Ashley Kidner is a Baltimore based environmental artist. Kidner’s work reflects issues such as global warming, habitat loss, sea level rise and the decline of pollinators. Kidner likes to work with natural materials like stone, wood, plants and water when doing earthwork installations in different locations around the world. When in the studio Kidner works with a variety of mediums ranging from watercolors and printmaking to encaustics.
In addition to environmental artwork Kidner has worked in landscaping for over 35 years. With his company, International Landscaping and Design, Kidner installs gardens with an environmental bias; Pollinator/wildlife gardens, rain gardens, native plantings, hugelkultur, living walls using reclaimed wood along with fine stonework.
Kidner was born in Norfolk, England and grew up on a farm in the hamlet of Thwaite St. Mary. Kidner studied and worked in Geology while living in London for 8 Years. While on field trips and traveling Kidner became fascinated by the prehistoric art found throughout the British Isles, especially the stone circles unique to that part of the world. These ancient structures have had a huge influence on his work, with stone often playing a central role in his art and landscape work.
In 2023 Kidner added another installation to the Art in the Park exhibition in Leakin Park, Baltimore. Kidner also devoted many hours to ensure the book bindery building in Hampden, Baltimore was not developed without historic designation, thus saving the chimney which houses thousands of chimney swifts during their fall migration. Also in July of 2023 Kidner attended the NES artist residency in Skastrond, Iceland. While there Kidner divided his time between designing and installing a large installation on the cliffs of Skasastrond, drypoint printing, watercolors and keeping up sketchbook practice. Kidner is attending the residency again in July 2024.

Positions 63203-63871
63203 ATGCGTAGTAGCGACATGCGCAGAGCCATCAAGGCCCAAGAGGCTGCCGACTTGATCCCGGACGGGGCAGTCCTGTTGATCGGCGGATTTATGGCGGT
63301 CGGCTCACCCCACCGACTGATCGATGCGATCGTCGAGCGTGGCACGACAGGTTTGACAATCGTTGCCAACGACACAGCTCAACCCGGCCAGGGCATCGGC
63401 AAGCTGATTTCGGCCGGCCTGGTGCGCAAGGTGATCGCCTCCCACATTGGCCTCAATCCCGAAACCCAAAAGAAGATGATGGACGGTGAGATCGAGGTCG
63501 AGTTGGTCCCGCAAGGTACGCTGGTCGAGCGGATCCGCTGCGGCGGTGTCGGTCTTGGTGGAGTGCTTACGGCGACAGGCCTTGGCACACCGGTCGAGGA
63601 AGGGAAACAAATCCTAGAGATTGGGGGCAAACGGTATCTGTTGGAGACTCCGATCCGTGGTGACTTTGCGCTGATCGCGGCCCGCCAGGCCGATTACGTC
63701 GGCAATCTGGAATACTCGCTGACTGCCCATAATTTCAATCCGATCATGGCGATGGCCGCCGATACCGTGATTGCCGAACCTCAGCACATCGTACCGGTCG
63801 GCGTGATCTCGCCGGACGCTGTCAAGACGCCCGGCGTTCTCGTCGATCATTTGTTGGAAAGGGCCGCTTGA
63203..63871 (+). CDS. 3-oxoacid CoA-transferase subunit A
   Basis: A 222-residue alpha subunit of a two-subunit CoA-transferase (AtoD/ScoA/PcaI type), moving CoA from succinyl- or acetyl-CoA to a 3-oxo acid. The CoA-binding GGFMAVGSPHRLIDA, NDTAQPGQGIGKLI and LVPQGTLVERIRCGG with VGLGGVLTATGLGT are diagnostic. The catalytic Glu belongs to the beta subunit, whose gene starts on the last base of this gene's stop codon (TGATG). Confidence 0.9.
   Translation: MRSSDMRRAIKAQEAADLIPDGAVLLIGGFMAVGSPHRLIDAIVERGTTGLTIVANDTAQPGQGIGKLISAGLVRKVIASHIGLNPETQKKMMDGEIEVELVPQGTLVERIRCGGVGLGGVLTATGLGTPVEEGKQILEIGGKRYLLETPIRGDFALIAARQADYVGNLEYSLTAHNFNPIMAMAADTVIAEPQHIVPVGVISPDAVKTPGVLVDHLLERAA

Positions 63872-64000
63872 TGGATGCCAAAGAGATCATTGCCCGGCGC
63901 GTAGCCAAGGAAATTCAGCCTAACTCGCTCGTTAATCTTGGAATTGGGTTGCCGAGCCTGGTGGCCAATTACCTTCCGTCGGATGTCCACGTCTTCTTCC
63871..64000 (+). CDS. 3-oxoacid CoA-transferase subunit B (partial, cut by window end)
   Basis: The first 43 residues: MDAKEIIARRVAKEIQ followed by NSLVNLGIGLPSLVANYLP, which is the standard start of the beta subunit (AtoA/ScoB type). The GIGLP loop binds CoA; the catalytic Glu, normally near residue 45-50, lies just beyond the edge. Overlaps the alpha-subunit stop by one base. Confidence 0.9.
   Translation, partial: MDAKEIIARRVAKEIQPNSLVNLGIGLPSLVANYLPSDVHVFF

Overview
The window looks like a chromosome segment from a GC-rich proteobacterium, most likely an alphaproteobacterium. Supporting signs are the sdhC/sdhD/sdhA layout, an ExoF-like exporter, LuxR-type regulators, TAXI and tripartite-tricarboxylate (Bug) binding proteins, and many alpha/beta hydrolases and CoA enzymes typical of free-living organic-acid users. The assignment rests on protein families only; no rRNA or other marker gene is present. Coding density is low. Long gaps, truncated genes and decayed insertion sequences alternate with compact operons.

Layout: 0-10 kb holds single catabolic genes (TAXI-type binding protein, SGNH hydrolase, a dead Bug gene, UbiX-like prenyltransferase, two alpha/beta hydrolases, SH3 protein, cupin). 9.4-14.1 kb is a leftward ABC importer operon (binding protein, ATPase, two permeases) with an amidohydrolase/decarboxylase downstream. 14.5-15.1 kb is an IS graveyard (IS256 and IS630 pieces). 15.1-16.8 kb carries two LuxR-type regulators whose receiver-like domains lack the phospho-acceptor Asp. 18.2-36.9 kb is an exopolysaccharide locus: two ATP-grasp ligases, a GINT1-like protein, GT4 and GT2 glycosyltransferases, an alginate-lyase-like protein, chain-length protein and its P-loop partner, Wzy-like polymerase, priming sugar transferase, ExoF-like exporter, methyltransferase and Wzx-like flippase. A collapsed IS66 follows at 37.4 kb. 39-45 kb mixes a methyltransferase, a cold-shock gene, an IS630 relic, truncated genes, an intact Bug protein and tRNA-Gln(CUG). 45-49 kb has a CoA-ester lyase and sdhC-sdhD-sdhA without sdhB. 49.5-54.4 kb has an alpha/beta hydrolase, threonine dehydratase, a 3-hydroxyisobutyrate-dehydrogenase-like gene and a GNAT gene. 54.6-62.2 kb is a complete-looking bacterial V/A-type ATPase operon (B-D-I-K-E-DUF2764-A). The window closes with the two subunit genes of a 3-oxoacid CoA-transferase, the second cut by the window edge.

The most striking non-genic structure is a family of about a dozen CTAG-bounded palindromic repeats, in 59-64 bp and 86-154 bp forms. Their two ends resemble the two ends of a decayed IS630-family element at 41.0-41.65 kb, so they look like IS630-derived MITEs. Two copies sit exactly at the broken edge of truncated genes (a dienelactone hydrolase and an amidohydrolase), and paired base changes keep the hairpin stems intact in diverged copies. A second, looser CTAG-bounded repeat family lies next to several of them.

In 2021 Kidner designed and installed an outdoor classroom and nature playspace for Hampden Elementary and middle school in response to the need for open air spaces during the Covi-19 pandemic. In 2019 Kidner and his company ILD designed and installed a fully immersive nature playspace in the Druid Heights community on the site of 2 knocked down and abandoned row homes. In one of his last public appearances Elijah Cummings officially opened the space. Kidner was featured in the IIDA Breaking Boundaries "Loving the Earth" event giving a stoop story about helping native bees.
In 2018 Kidner had 2 of his Pollinator Hexagon installations on display for Art on the Waterfront in Baltimore and the Artists in Dialogue with nature show at Adkins Arboretum on the eastern shore. He also installed a pollinator garden at the Peale Center in Baltimore in 2018 as well as being part of the Birdland and the Anthropocene exhibit shown there in 2017.
Other work has been shown at the Montpellier Arts Center in Laurel, MD and also the Fieldwork exhibition for Artscape 2017 in Baltimore. Kidner has also shown work in Thailand and Vietnam. In 2002 Kidner’s company ILD installed a stone wall for Jannis Kounellis as part of the Arte Povera show at the Hirshhorn Museum in DC. ILD has also done work for Icelandic artist Olifur Eliason. In 2014 Kidner's work appeared in Gallery 788 in Hampden, Bog Tinkers Gallery in Ellicott City and Towson Arts Collective where he won first prize in the Bridges (in science) show. He currently has a number of installations on display as part of Nature Art in the Park in Leakin Park and Art on the Trail in Lake Roland Park. Kidner is also currently working on a pollinator/wildlife garden for University of Maryland.